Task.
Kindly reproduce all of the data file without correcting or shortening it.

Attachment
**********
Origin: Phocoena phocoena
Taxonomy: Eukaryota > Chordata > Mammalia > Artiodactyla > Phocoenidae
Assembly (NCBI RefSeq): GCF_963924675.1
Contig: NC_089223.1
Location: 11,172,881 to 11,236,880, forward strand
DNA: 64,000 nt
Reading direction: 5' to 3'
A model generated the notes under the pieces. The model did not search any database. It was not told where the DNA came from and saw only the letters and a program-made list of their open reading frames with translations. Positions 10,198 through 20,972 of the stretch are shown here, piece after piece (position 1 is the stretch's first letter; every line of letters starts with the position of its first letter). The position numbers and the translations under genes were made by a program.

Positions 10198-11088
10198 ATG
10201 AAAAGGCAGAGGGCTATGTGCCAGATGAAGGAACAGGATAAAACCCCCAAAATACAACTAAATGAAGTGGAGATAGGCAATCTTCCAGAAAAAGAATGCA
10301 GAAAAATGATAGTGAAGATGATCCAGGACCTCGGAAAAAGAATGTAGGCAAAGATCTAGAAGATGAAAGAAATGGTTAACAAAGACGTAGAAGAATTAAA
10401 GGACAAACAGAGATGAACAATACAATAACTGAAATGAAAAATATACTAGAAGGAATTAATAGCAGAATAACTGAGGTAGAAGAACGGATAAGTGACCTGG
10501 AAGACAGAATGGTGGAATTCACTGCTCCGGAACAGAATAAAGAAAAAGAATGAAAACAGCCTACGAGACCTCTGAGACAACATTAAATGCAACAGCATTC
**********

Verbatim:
Origin: Phocoena phocoena
Taxonomy: Eukaryota > Chordata > Mammalia > Artiodactyla > Phocoenidae
Assembly (NCBI RefSeq): GCF_963924675.1
Contig: NC_089223.1
Location: 11,172,881 to 11,236,880, forward strand
DNA: 64,000 nt
Reading direction: 5' to 3'
A model generated the notes under the pieces. The model did not search any database. It was not told where the DNA came from and saw only the letters and a program-made list of their open reading frames with translations. Positions 10,198 through 20,972 of the stretch are shown here, piece after piece (position 1 is the stretch's first letter; every line of letters starts with the position of its first letter). The position numbers and the translations under genes were made by a program.

Positions 10198-11088
10198 ATG
10201 AAAAGGCAGAGGGCTATGTGCCAGATGAAGGAACAGGATAAAACCCCCAAAATACAACTAAATGAAGTGGAGATAGGCAATCTTCCAGAAAAAGAATGCA
10301 GAAAAATGATAGTGAAGATGATCCAGGACCTCGGAAAAAGAATGTAGGCAAAGATCTAGAAGATGAAAGAAATGGTTAACAAAGACGTAGAAGAATTAAA
10401 GGACAAACAGAGATGAACAATACAATAACTGAAATGAAAAATATACTAGAAGGAATTAATAGCAGAATAACTGAGGTAGAAGAACGGATAAGTGACCTGG
10501 AAGACAGAATGGTGGAATTCACTGCTCCGGAACAGAATAAAGAAAAAGAATGAAAACAGCCTACGAGACCTCTGAGACAACATTAAATGCAACAGCATTC